Obviously these are the extremes of both sides, but can you see how depending on our central doctrines, we will only ever talk past one another in hostility? We will talk about things like the entire justice system in the public square of social media, many conservatives may say it needs to remain unchanged, while many liberals may claim it needs to all be abolished completely.
What would happen if we reclaimed the nuance about these issues and each other, especially among Christians? Wouldn’t we be able to see progress in areas through the abolishment of things that are really broken in our world while being able to uphold the good things in our world and make them stronger if we were able to acknowledge the gray and work together?
Either/or extremes will always leave us against each other. Nuance helps us to understand how much we actually do have in common.
That’s my bold prayer for myself, for the church, and for our culture in 2021. That we make a brave New Year’s resolution to reclaim the nuance in all things.
Growing up Evangelical, there was so much concern over the “mark of the beast.”
Because of overblown Christian fiction like “Left Behind,” many thought it was a microchip, or a tattooed barcode, or a vaccine. Some even thought it was the little strip in one hundred dollar bills. And this was in the 90s (yeah, I’m that old).
I’ve heard spooky theories about COVID19 origins, quarantines, government shutdowns, and even masks and vaccines being called “the mark of the beast.” I can encourage you that they are not.
What “marks” us is our way of living in this world.
I’m afraid we’ve come to see “the mark” like how the Borg assimilates people in Star Trek, or how a Vampire bite changes a person in the movies. As if the mark is forced on you and then it fundamentally changes you to being someone in opposition to Jesus Christ. This couldn’t be further from the truth. How could a loving God disown or abandon children that were forced to be marked by something against their will? This is simply not how the grace of God works.
It is our way of living that marks us. Much like an athlete’s training or a scholar’s studying that marks or shapes their life, the “mark” is that which receives our fidelity. This is why John in the book of Revelation warns against “Babylon” and “Rome.” These empires and those like them are the “beasts” of this world. It is the formative work of those kinds of systems we freely endorse, support, and give ourselves to that “mark” us (like nationalism). It is that mark that should not receive our fidelity and worship. It’s a lot more intentional than a tattoo.
What concern me as a pastor is we Christians seem to have become so preoccupied by what we fear. It even shapes our theology and Bible reading. So much so that most of us Christians are only familiar with those texts that talk about the “mark of the beast” (Rev 13:16-18) and not about those texts that talk about the “mark of the Lamb” (Rev. 14:1). We then believe the “mark” can happen to us somehow by accident or by coercion rather than it being a willful mark of loyalty and worship (see Deuteronomy 6). Because of this preoccupation with fear we read books like the book of Revelation as if the beast and its destruction is the star of the show, rather than Jesus and His work of redemption. We become preoccupied with looking for the beast’s mark in the world rather than the Lamb’s mark on our lives. Regrettably, this kind of theology motivates us to look for all the ways to be frightened in our world rather than looking for the ways to participate loyally with Christ’s ongoing work of redemption, especially on the front lines of chaos.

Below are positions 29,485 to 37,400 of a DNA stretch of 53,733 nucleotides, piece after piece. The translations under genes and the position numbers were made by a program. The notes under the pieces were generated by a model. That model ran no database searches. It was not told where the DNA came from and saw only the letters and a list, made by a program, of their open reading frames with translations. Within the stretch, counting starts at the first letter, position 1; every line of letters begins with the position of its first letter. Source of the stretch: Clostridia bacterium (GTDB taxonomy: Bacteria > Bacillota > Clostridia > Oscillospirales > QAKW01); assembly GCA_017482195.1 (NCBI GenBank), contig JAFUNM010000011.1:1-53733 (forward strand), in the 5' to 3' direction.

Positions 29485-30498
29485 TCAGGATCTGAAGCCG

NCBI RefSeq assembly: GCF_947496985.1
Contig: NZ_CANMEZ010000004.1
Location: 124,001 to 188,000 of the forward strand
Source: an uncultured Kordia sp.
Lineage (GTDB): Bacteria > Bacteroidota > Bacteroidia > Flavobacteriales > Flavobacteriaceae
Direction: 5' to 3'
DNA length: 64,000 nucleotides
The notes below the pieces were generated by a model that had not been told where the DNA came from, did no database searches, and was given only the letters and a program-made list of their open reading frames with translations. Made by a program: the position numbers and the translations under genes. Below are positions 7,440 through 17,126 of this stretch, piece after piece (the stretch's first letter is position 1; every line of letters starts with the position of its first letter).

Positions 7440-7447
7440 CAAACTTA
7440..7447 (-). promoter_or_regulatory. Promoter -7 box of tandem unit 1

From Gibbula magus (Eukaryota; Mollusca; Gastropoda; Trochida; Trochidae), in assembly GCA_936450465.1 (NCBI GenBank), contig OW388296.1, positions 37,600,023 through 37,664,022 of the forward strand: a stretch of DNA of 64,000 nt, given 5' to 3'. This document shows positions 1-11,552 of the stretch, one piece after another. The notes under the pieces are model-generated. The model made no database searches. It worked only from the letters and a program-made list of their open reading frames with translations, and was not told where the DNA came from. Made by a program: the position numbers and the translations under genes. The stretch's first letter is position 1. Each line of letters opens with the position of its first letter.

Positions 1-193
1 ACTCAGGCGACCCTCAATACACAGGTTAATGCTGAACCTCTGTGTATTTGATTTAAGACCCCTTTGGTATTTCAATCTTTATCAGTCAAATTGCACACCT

In this holiday season, with conversations of Covid, vaccines, and microchips swirling around, remember that Christ’s coming into the world at Christmas was hailed with “tidings of great joy and good will to all humanity!” This is the same Christ we are waiting for to return in the “last days.” His second coming is going to bring redemption, an end to all sorrow and heartache, and peace to all of creation for eternity. It is that hope we wish to be “marked” by here and now. As long as we are faithful to the work of redemption and peace of the Lamb of God who gave everything to be in relationship with us, we have no reason to fear somehow being coerced against our will to be marked by the beast and separated from God’s holy love.
May the peace, hope, love, and joy of Christ be with you!
My Christian friends, will you think with me over something? I’d like you to start by reading this quote. As you read, I’d like you to guess who it is that’s speaking. Don’t read ahead or google it, just guess as you read.
Here’s the quote:
“The national government will maintain and defend the foundations on which the power of our nation rests. It will offer strong protection to Christianity as the very basis of our collective morality. Today Christians stand at the head of our country. We want to fill our culture again with the Christian spirit. We want to burn out all the recent immoral developments in literature, in entertainment, and in the press – in short, we want to burn out the poison of immorality which has entered into our whole life and culture as a result of liberal excess during recent years.”
Who is this? Did you guess?